NORTHERN FOOTBALL LEAGUE
Founded 1889 - second oldest League in the world
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Wednesday, 25 April 2018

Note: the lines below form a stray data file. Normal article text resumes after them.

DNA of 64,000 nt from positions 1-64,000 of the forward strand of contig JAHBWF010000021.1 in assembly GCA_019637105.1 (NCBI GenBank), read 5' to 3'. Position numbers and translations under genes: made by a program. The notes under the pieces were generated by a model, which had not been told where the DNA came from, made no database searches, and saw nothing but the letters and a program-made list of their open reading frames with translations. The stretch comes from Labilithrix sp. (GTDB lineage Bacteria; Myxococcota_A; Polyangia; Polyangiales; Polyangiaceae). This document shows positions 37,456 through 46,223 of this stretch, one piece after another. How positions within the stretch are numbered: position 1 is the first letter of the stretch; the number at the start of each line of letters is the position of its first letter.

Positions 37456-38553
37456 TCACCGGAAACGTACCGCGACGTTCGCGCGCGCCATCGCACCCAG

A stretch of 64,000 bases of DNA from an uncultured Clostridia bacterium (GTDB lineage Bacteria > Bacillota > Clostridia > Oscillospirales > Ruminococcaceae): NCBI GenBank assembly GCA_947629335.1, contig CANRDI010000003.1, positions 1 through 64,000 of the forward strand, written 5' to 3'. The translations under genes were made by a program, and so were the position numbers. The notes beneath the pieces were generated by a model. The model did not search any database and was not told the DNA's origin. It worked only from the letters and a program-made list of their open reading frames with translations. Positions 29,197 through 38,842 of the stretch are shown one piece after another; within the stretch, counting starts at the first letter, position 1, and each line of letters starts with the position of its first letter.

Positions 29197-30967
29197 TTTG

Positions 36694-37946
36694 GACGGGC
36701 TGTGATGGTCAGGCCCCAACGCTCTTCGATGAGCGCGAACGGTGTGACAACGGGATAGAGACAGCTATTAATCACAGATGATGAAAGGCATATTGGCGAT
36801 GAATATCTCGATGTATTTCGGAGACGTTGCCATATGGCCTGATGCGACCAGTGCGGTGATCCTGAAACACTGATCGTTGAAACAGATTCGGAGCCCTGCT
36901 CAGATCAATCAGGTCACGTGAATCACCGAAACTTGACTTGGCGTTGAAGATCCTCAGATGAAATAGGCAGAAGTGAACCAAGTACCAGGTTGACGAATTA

30/11/2016 Ryton & Crawcrook 0 Billingham Town 5 – Division Two Crazes come and go. The current one is the mannequin challenge and at times the Ryton defence made a pretty good fist of taking part. It only took Billingham Town 90-odd seconds to take the lead. Craig Hutchinson released Elliott Beddow who easily beat the offside trap and made no mistake slotting it past Ross Coombe in the Ryton goal. After six minutes it was 0-2. A short corner found Luke Hogan who took it forward a yard or two and, uncontested, shot home. One spectator posed a question to one of the referee’s assistants, wondering whether he could keep up with Hutchinson. In a frank bout of honesty, he admitted he couldn’t, but added that neither could the Ryton defence. Hutchinson was a thorn in their side all game long. Two goals by him in the second half confirmed him as the best player on the pitch by a long way. Connor Dunlavy made it five with the last kick of the game. Ryton looked second best for most of the game, unable to match Town’s passing, movement and pace. Their best spell was at the start of the second half when they started to make a contest of it, but a couple of goals midway through the half soon put paid to any fight back. Town look in good shape for their trip to Humberside on Saturday to take on Bottesford Town in the FA Vase. 29/11/2016 Dunston UTS 3 Hemsworth MW 1 – FA Vase 2nd round It was not the most elegant of games at Dunston but the bottom line is that the Tynesiders are through to the third round. At the fourth time of asking, the tie finally took place with both teams depleted. Dunston had several players cup tied while work commitments meant that some of the visitors’ players weren’t available or couldn’t make it to the game until after kick-off. It took only three minutes before Dunston had their first effort – a long-range free kick by James Luccock which was tipped over the bar by Sam Leigh in the Hemsworth goal. But both teams struggled to get much going early on – both out of synch, with most moves breaking down after a couple of passes. Dunston captain Dale Burrell broke the deadlock in the 18th minute. A cross by left back Dan Halliday was only half cleared by the Hemsworth defence. It fell to Burrell who took a touch to the right and found the inside of the post to put his side ahead. Despite Hemsworth’s best efforts, Dunston were in control of the game and never really put under sustained pressure, especially in the first half. Stefan Holden didn’t have much to do in the home goal. One of the visitors’ late arrivals – Brice Tiani – came on and gave the visitors some pace and willingness to run at Dunston and their general play improved in the second half. They had a good chance cleared off the line by Adam Froggatt within seconds of him coming on as a substitute. But it was Dunston who extended their lead in the 82nd minute. A Hemsworth defender slipped letting Dunston centre back Dan Capewell have a free run into the box and he fired it home. No-one was quite sure what he was doing that far up the pitch…..but they weren’t complaining. Hemsworth pulled one back two minutes later to give them a glimmer of hope but Burrell sealed the win with only a couple of minutes to go with his second goal of the night. And it’s straight back to Vase action for Dunston on Saturday when they take on Sunderland RCA. No doubt it’ll be a bit more competitive and hopefully the quality will be up a notch or two too. PS – the language and attitude of some of the visiting fans left a lot to be desired, which was a pity, as quite a few had made the journey up from Yorkshire. 23/11/2016 Brandon 2 Darlington RA 0 – Ernest Armstrong Memorial Cup It’s been a tough season so far for a young Darlington RA team. And they were caught napping early on in this cup-tie – just three minutes into the game Tony Phillipson’s through ball released Daniel Quine who pushed it past keeper Callum Liddicott before slotting it home with a simple finish. Soon afterwards the host’s Kieran Duffy-Weekes broke from midfield. He wasted a good chance by trying to beat Liddicott instead of crossing to two Brandon team mates joining the attack. It took RA more than 10 minutes to get their passing together, and once they did they played some neat pass and move football. They were stronger going forward but looked vulnerable to runs from the Brandon midfield. Their best chance of the first half came on the half-hour when a Joseph Peel shot forced a good save by Tom Orton in the Brandon goal. Duffy-Weekes also had an excellent chance to double the host’s lead but his header hit the post when he was only a few feet out. In the second half RA’s back line looked a lot tighter, restricting Brandon mainly to shots from outside the box, the best of which was provided by Kyle Wren, but his effort was well saved by Liddicott. Any chance of RA salvaging a draw and sending the game to penalties was snuffed out with one of the last moves of the game. Three minutes into extra time Phillipson beat the offside trap and crossed for Niall Fingleton to prod home. There was a respectable turn-out of ground hoppers at the game (rather than a turn-out of respectable ground hoppers) and they will all have seen games which were worse than what was on offer at Welfare Park last night. Brandon had more experience and nous on the night and that proved enough to see them through. 22/11/2016 West Auckland 0 Newcastle Benfield 3 – Division One On Saturday Benfield striker Paul Brayson missed with a howler of a penalty, skying it well over the bar. Unluckily for him, cameras captured the moment. Luckily for him, he only had to wait three days to make amends and he duly slotted in his team’s third goal, also from the penalty spot, in a much more accomplished fashion. The three goal margin just about summed up the difference between the two teams. Benfield were just that little bit better than their hosts all over the pitch. Having seen West mount a spectacular, but ultimately unsuccessful comeback on Saturday, I wondered which team would turn up tonight – the poor team of weekend’s first half or the committed hard-working team of the second half. To be honest, it was a bit in between. They kept plugging away but didn’t really trouble the Benfield defence, in particular keeper Andrew Grainger who had a quiet night of it. At the other end, it only took 10 minutes before the visitors were ahead. A well-delivered through ball by that man Brayson set Scott McCarthy clear, he rounded the keeper and knocked it in. Just before half-time the duo almost repeated the performance, but this time West keeper David Knight managed to block it. They combined for the third goal too, when McCarthy crossed for Brayson who was brought down in the box, leading to the penalty. In between, Dylan McEvoy ran clear on to a pass, with the West defence left for dead, and it was an easy finish for him, to make it 0-2. Unlike Saturday, West never really threatened to get back into the game. Throughout the night, good passing and flowing moves were at a premium. The football reflected the league standing of both teams. 19/11/2016 Shildon 3 West Auckland 2 It would appear that there’s a new rule which allows teams to make 10 outfield substitutions at half-time. If so, West Auckland made full use of the rule. In the first half they weren’t at the races. They should have been 5-0 down against a rampant Shildon. Shildon took control of the game from the off, and never relinquished it for the first half. After nine minutes, David Ferguson crossed for Micky Rae to head in. After 25 minutes it was 2-0 - Billy Greulich-Smith pushed the ball on to Lewis Wing who was in acres of space in the West Auckland box. He smashed it into the net. On 34 minutes they made it 3-0 when Paul Connor’s acrobatic overhead kick found the back of the net when West Auckland failed to clear the ball. Wing spurned another good chance a few minutes later when he was put clear with only the keeper to beat, but his shot went wide. He should have had his hat-trick three minutes later after the referee awarded a penalty. Wing took the spot kick which was well saved by David Knight in the West goal. He couldn’t hang on to the ball and it re-bounded back to Wing, whose follow-up shot sailed over the bar. Greulich-Smith almost added another with a second overhead effort which was the last kick of the first half. You wondered if a cricket score was in the offing. West Auckland had only one real chance, but that was all to change. A different team turned up for West in the second half – bearing no semblance to the 10 outfield players on the pitch for the first 45 minutes. I would have loved to have been a fly on the wall in their dressing room. Whatever manager Darren Williams said in the dressing room, it worked a treat. If it was a full blast rollicking, it obviously took some time. They were a couple of minutes late coming out for the second half. This “new” West Auckland team looked up for the fight. Within eight minutes of the re-start they had clawed their way back into the game. Carl Jones headed in a Brahim Hassan cross. This batch of players suddenly remembered what tackling, running and competing was. On 57 minutes, one of their players was fouled but the referee played on. Danny Parker thought he’d scored, but was ruled offside. Almost straight away they had pegged Shildon back when Adam Burnicle scored for the visitors. West Auckland were re-juvenated. They were putting in some feisty, but legal challenges and making a real contest of it. Shildon’s best chance of the half fell to Connor. He turned it round the keeper and only had to beat a defender on the line, but he shot wide. There was controversy on the 80th minute. A Shildon player went down injured but his team-mates played on. West Auckland won possession and were about to launch a counter attack with three attackers against two defenders, when the referee stopped the game for the original injury. To say West Auckland were less than happy would be an under-statement. It was a top game, full of incidents. I just wish I’d known about the new FIFA rule for 10 substitutions. 17/11/2016 Norton & Stockton Ancients 0 Consett 4 – League Cup It was a fairly straight forward affair for the Steelmen, despite some spirited defending by Norton. Although 2-0 at half-time, the game had lacked a bit of sparkle, despite the effort and energy of both sides. Lewis Teesdale put the visitors one up just after the half hour when he turned in the box and his shot found the corner of the goal. The half ended by one of the least controversial penalty decisions of the seasons. There was not a murmur of dissent when Michael Sweet was brought down in the box. Luke Sullivan despatched it. Things livened up in the second half when Consett upped their game and started to play some better football. Sweet helped himself to a brace of goals, his pace taking him clear of defenders and slotting them both past Philip Pentony in the Norton goal. For Norton chances were few and far between during the game. Lewis Murphy had a good couple of runs, one of 55 yards but he shot straight at Sam Guthrie in the Consett goal. It wasn’t a night for cup upsets, with all three Division One teams beating opponents from Division Two. 16/11/2016 Whitley Bay 5 Bedlington Terriers 1 – League Cup. (Just for a change I thought I’d just transcribe my notes from the game as it happened, rather than write it up afterwards using my notes as a reference. For background, I saw Terriers early on in the season get well beaten by Team Northumbria and a few weeks ago I was at Seaham Red Star when they out played Whitley Bay. Coincidentally both lost 6-1.) First half: Bay 10 (Alex Kempster) shot confidently saved by Bedlington keeper (Jak Wells). Long run by Whitley 11 (Kyle Fryatt), weak shot. Whitley keeper (Tom Flynn) good early distribution. Terriers playing high back four. Whitley quicker and busier than against Red Star. 22 minutes Whitley 9 (Andy Robertson) takes extra touch and chance was gone. Bedlington 3 (Adam Harvey) 30-yarder, only just wide. Nicely struck. Whitley 7 (Tom Potter) good trap – ball behind him – and shot forced save from keeper. Kempster pace takes it round defender, forcing another save – two shots in a minute. Bedlington looking better at back than against Team North but seems a matter of time before Whitley score. 40 minutes - lull in proceedings for last 10 minutes. At end of first half good cross by Whitley 2 (Callum Munro) met by Robertson at far post: 1-0. Bedlington might be second best but at least they’re competing. Second half: Best spell by Terriers. Bedlington 9 (Jack Foalle) on the right, gets a shot away, parried by Whitley keeper. Corner by 11 (Kyle Oliver), free header by 6 (Paul Wardle) 1-1. One of those efforts that as soon as he headed it, looked a good chance of going in. Terriers have made the most of their best spell. Well delivered corner. Whitley 8 (Callum Patton) crisp volley leaving keeper no chance. 2-1. Minute later 3-1: Whitley 3 (Chris McDonald) free kick behind defenders and in front of keeper. Kempster tucks it away. Whitley 3 (McDonald) 4-1. Another quality goal – this time from 30 yards out. Swerve and dip over the keeper. Keeper stranded. Whitley finding another gear and more space. Some intelligent distribution by Whitley keeper, not just hoofing it. 76 minutes: Good game by the officials* as well. Not got anything wrong as far as I can see. Whitley 3 (McDonald) having an excellent second half, despite less than ideal conditions down the left – clumpy pitch. Drop ball after play halted to have ball changed. Bedlington don’t bother to compete for it!? Commentator’s curse: Whitley keeper two poor kicks out. Shouldn’t have written about intelligent distribution! Five minutes to go. Good point blank save by Bedlington keeper (Wells). 25-yarder by Whitley 16 (Jack Cooper). Wicked later swerve fooled the keeper. 5-1. Bit harsh on Terriers. Just about everything that Bay have tried in second half has worked. Bedlington shouldn’t be dispirited – better performance than against Team North, despite the scoreline. Vast improvement from Whitley Bay compared to Red Star. (*The officials were referee Lindsey Robinson and assistants Paul Cooper and Stephen Birkett.) 15/11/2016 Pete Sixsmith reports on his travels during the international break: Like the man from Frank’s Carpets who “loves carpets, me”, I enjoy the international breaks that come three or four times a season. Anything that alleviates the misery and tension of Sunderland’s latest battle to avoid the Championship has to be a good thing. I got a double up this weekend with rugby league at Workington and the FA Vase at Pickering. Both were highly satisfactory results and both were excellent days out. The rugby league at Derwent Park is probably of minor interest to the Northern League followers who read this. Suffice to say that Scotland’s thoroughly deserved draw with New Zealand was probably the equivalent of Chester-le-Street Town taking a point off North Shields. The difference would be that Chester would not moan about playing in North Tyneside anywhere near as much as the Kiwis twisted about being forced to play in Cumbria on a cold and rainy night. The visit to Pickering was to watch a game that was nowhere near as tight and was over as a contest before the referee blew the half time whistle. By this time Shildon were three goals to the good and were cruising into the next round. The first two were scored by a rejuvenated Michael Rae, a player who looked to be on his way out of the club at the beginning of the year. Since his return from a productive loan spell at Seaham Red Star, he has been a regular contributor of goals and Saturday was no exception. His opener was a beautifully placed shot across the Pickering keeper which settled any early nerves from The Railwaymen. The second came from a sublime cross from David Ferguson which Rae turned into the net with as subtle and well placed header as you could wish to see. Pickering, well placed in the Northern Counties East League, had no answer to this and struggled to get any kind of foothold into the game. A powerful Shildon midfield of Daniel Moore, Sam Hodgson and Lewis Wing prevented this and when Moore, enjoying his release from defensive duties, scored with another well placed shot, the game was up for the Pikes. Things got worse for them at the start of the second half when their defence was bamboozled by an intricate passing move involving Moore and Ferguson which saw the latter slot home the fourth and Amar Purewal scored his second in two games to wrap up a splendid win. Even the appearance of Jules Gabbiadini, son of Sunderland hero Marco, failed to stem the red tide. Post-game, Pickering manager Paul Marshall said that Shildon were the best side he has seen in the last two seasons and that they had every chance of winning the Vase. Kind words and sincerely meant but the draw for the next round has pitted them against league leaders North Shields. That game, on December 3rd, could well be one to savour. 12/11/2016 Life of Pie reports from two games as three of our teams look to progress in the FA Vase: Non-League Daily editor Mark Carruthers visits a historic ground to see Morpeth begin the defence of their FA Vase crown: The last time Morpeth Town kicked a ball in anger in the FA Vase they were about to set off wild celebrations in the luxurious and historic setting of Wembley. Their next kick was to meet every last drop of the history that England's national stadium possesses, but came up short in luxury. Hallam FC's Sandygate home is the oldest football ground in the world, home to the very first game that took place on Boxing Day in 1860 between Hallam and the world's oldest club Sheffield FC. To say the pitch was not ideal for Morpeth's favoured passing game would be the understatement of the century. Boggy in places, bumpy in others and all set on a slope that meant defending well first half, then upping the tempo in the second half. And that is exactly what Nick Gray's men did! They took a battering at times in the first half, not in terms of pressure, just a physical battering. Both Chris Reid and Matthew Grieve took blows to the head, with Hallam striker Anthony Wilson the chief tormentor, or should that be batterer? Nevertheless half time was reached with the scorers left untroubled. In the second half it was a matter of when Morpeth would score, and it didn't take very long at all. Liam Henderson could and should have put the Highwaymen ahead two minutes into the half but headed wide from around eight yards out. Moments later that miss was forgotten as Matty Grieve got on the end of a long throw from Michael Turner and nodded it into the far corner. Buoyed by their opener a second goal duly followed and it was Steven Anderson grabbed his first goal of a quickfire double. Now, as much as I would like to discuss that first goal I feel it's neccassary to move on to his second. The reason for that is that I am still unsure how it went in. Another Turner through caught the home defence unawares and despite being met with a goalkeeper tied to his near post, and an increasingly difficult angle, Anderson volleyed the ball past the keeper, off the far post and into the net. That was game over but just to rub salt into the wounds Liam Henderson grabbed a scrappy fourth goal and left Morpeth to look forward to Monday's draw after a hard-fought win. As I left Sandygate I was left to ponder a few things. Firstly could Morpeth Town retain their FA Vase title? Secondly, after finding out some of the other Vase results, could the league continue it's monopoly on the competition? And thirdly.....who did Sheffield FC play before Hallam came along? (Secret Shopper's note: My Sheffield mate told me many years ago that apparently Sheffield FC would just organise games between players at the club.) Meanwhile Secret Hopper was at the all Northern League tie at the Sam Smiths Sports Ground Newcastle Benfield 0 Penrith 1 – FA Vase 2nd round Can one team thump another 1-0? If they can, then Penrith came pretty close. For the first 10 minutes there wasn’t much to choose between the sides, but once Penrith got into their stride, they never looked like losing this game, which they dominated. The decisive moment came in the 14th minute when a corner by Matthew Read was met by Grant Davidson. He rose unchallenged in the Benfield box to head it in. The hosts seemed to struggle with corners, despite having lots of practice during the game. Penrith striker Martyn Coleman had a number of chances but was reluctant to pull the trigger on several occasions, though he kept the defenders on their heels and was a willing runner on to balls knocked past the centre backs. Penrith secretary Ian White watched apprehensively in the second period, half expecting Benfield to snatch an equaliser but he, along with the coach-load of Cumbrians who had made the journey over the Pennines, could enjoy his journey back home. They’re in the next round. There were no complaints from Benfield, they’d been outplayed and the only surprise was that it stayed 1-0. Their busiest and best player – both defensively and going forward - was left back Moussa Bakhti. Benfield’s midfield never got to grips with the game, and clear-cut chances were few and far between. Paul Brayson got more frustrated as the game progressed. It was an hour before Benfield started to get into the game, their passing improved and they exerted more pressure on the Penrith goal without ever really threatening their keeper Jonny Jameson. It was one of the most one-sided 1-0s of the season. 09/11/2016 Washington 2 West Allotment 0 – First Division The match was not exactly gripping. A group of four of us chatted about sausage rolls and the Tyne Tunnel toll charges rather than the football on offer. The most entertaining moment of the first half was watching South Shields secretary Philip Reay’s dog do an impersonation of a cricket umpire signalling a six. (You had to be there.) The first 45 merited only a few scribbled notes. One West Allotment shot from 25 yards out was closer to the corner flag than the goal. We had to wait until the 33rd minute before Washington’s Jonny Wightman provided the best chance of the half when his shot hit the bar. At least the second half provided a couple of goals – provided by George McCain and Matty Waters. Washington substitute Jordan Jewson was unlucky not to add a third. From 30 yards out his effort struck the post and the bar but spun back out from the line. It was a rare bit of skill. And that was about it. Both teams have been struggling and it rather showed. For Washington it was three valuable points rather than the performance that they’ll take away from the game. (PS: Apparently the dog hasn’t quite mastered the umpire signal for a four. Work in progress.) 08/11/2016 Ryhope CW 3 Seaham Red Star 2 – Division One America might have been voting for a new president but Ryhope goalkeeper Chris Rookes would have won man of the match by a landslide for his display at last night’s game. At times Seaham Red Star laid siege to the Ryhope goal. He must have made at least half a dozen blocks and saves in the first half alone. Had it not been for his heroics, Seaham would have been out of sight. He had a quieter second half – ironically it was when Red Star got their goals. While Rookes was making block after block, he was also aided and abetted by the men in front of him, who played their part in throwing themselves as shots peppered their goal. Ryhope had only got one point out of their last six league games, but they got off to a great start – they were one up after only 90 seconds when Lee Chapman capitalised after a shot by Brian Stewart was pushed away by Shaun Newbrook in the visitors’ goal. Nathan O’Neill doubled their lead after Red Star couldn’t clear a corner from the box. Stewart was involved in the third – crossing for O’Neill to head home. Red Star must have wondered what hit them. Ryhope had five chances and took three of them. At the other end they could have been four or five up in the first 30 minutes. Everything they tried came up against some inspired defending. They put in some quality crosses, tried shots from inside the box, shots from outside the box, and defenders broke forward to pile the pressure on. They kept their patience and kept playing their football and 22 minutes into the second half Paul Gardiner put them back in the match and it was just reward for their efforts. Lee Kerr came on as a substitute and he set up their second goal with a trademark long, precise pass to Craig Lynch who took the ball, turned a defender and tucked it away with an accomplished finish. They kept plugging away but the third wouldn’t come. Work commitments meant Ryhope manager Gary Pearson couldn’t make the match, but he had an able replacement on the pitch. Leon Ryan was captain and boss – praising and cajoling his team-mates, directing traffic, organising the team and making tactical changes. Both teams have been going through a lean patch in the league recently. The three points give Ryhope a bit more confidence going into their Vase match against Billingham Town on Saturday. It was a terrific game of football. 05/11/2016 South Shields 0 North Shields 1 – Division One It was a captain’s tale at Mariner’s Park for the eagerly anticipated Shields derby. And it was the Robins captain Kevin Hughes whose strike decided a crucial match between the teams standing first and second in the league. A record crowd of 2,651 jammed into the ground, braving the biting cold and downpours. The first half didn’t quite live up to the billing North Shields seemed strangely lacking in confidence in the first half, as though they expected to be under the cosh. Their passing wasn’t at its best, with many moves breaking down after a couple of passes. They had a couple of chances. The first fell to Dean Holmes. Gary Ormstron put him through but Holmes decided to knock it across the goal rather than have a shot himself. The second almost fell to Jack Donnison as he made a far post run. Only a last-gasp tackle by Anthony Callaghan denied him. It was a terrific interception. Their passing improved in the second half as their confidence improved. For the second 45 they seemed to realise that they could have a go. Hughes and Curtis Coppen in particular were resolute at the back, but a special mention for Gary Ormston who threw himself at a shot which seemed destined to go in. It was the kind of commitment that the Robins players showed all over the pitch. And then Hughes sealed it with a shot from distance in the 84th minute that eluded Liam Connell in the South Shields goal. Meanwhile for South Shields it was a frustrating afternoon. They put in cross after cross but couldn’t convert any of their chances. They were methodical - their play just lacked a little bit of punch and spark Julio Arca was their main goal threat in the first half, but his shots never really tested Kyle Hayes in the North Shields goal. Hayes was also pivotal in keeping the visitors in the game by saving an Arca penalty, awarded when Andrew Stephenson was fouled in the box. In the second half the lax passing that North Shields had shown in the first half seemed to be contagious. South Shields increased their tempo and created better chances, but couldn’t quite find that one killer ball to unlock the defence or one quality finish. Two South Shields fans put their perspective on the game. “The best team lost today” said one, while another was overheard to say: “They had one shot. We should have taken our chances”. Their counterparts from north of the Tyne cheered their team off the pitch and just smiled, not least chairman Alan Matthews who looked pleased as punch. The spoils belonged to the men from NE29. 02/11/2016 Morpeth Town 2 North Shields 0 – Division One You wonder if Morpeth are starting to have the Indian sign over North Shields. After wins in last season’s Vase and this season’s FA Cup, last night it was down to the bread and butter of the league and a clash between two of the best teams in the league. And the first 15 minutes of the game was a joy to watch. It was like watching two prize fighters slugging it out – both teams playing some wonderful football at pace and taking it in turns to attack, with exceptional touches and passes. Liam Henderson broke the deadlock on the 18-minute mark. Shields left back Jordan Summerly was left exposed by a team-mate’s pass and two Morpeth players put him under immediate pressure and dispossessed him. Joe Walton crossed for Henderson whose curling shot found the target. Keith Graydon made it 2-0 with a strike from distance. Sean McCafferty did well to save the initial shot, but the ball fell behind him and spun into the goal. It would have been a miracle if the players had managed to keep the pace and quality going for another 45 minutes. Unfortunately for the spectators, it didn’t quite happen. Morpeth were stronger all over the pitch. Defensively they were rock solid, Graydon and Ben Sayers in midfield were given too much time and space while up front the Highwaymen made the most of their chances. For Shields, manager John McDonald tried to ring the changes with three substitutions in the second half, but Dean Holmes, Adam Foster and finally Gareth Bainbridge didn’t turn the match around for the visitors who, I’m sure, will be disappointed by their overall performance. Karl Dryden in the Morpeth goal wasn’t troubled much by North Shields. Dan Wilson spent much of his time with his back to goal as the ball was pushed up to him. His best chance was in the second half when he turned the defender but he could only shoot wide. This game marked the first of three matches in eight days for table-topping North Shields when they play the teams in second, third and fourth. This defeat was only a setback to their title hopes. They’ll have a better idea of where they stand in the title race this time next week. 01/11/2016 Tow Law 2 Team Northumbria 1 – League Cup Life’s full of decisions. Some you get right; some you don’t. I was on the verge of going to Welfare Park to watch the Bedlington Terriers v Stockton game, until plumping for the game at Ironworks Road. Such is life. I missed what sounded like a classic, with goals aplenty as well a few red cards and penalties thrown into the mix as well. It’s not that the game at Tow Law was poor, it just pales in comparison, especially with regular updates via Twitter from Northumberland. Secret Hopper only just got into the ground in time for kick-off, which is just as well because Tow Law were one up in the first minute. Jordan Lee found space on the right and sent in what looked suspiciously like a cross over Team North keeper Sean Minto and into the net. It seemed to unsettle Minto for much of the rest of the match. Save for one top save in the second half, he looked nervous, especially when coming for crosses. The Lawyers doubled their lead when Kieran Barker drilled a low drive into the bottom corner. Matt Souslby was within a whisker of making it three a few minutes later. They were giving Team North no chance to get their usual passing game going, and their defence was doing a creditable impersonation of a brick wall. Keeper Michael Allan didn’t have much to do at all for the first 45. The Team North’s coaching staff were confident that their performance would improve in the second half, and they were spot on (which is why they’re coaches and we’re spectators). Apparently Robert Grainey was delayed by work commitments and could only make the second half. It seemed to make a difference – Team North went to a back three from a back four and all of a sudden they were on the front foot. They created more chances in a three-minute spell in the second half than the entire first half, one of which was a thumping shot by Dan Taggart to make it 2-1. The best sign that the momentum shifted at the half was Soulsby. In the first half he was the around the centre circle dictating play, but as the second half progressed he dropped deeper and deeper. Save for the Team North goal and them gaining the upper hand as far as pressure and possession were concerned, there wasn’t much else of note in the second period. Meanwhile, up in Northumberland…….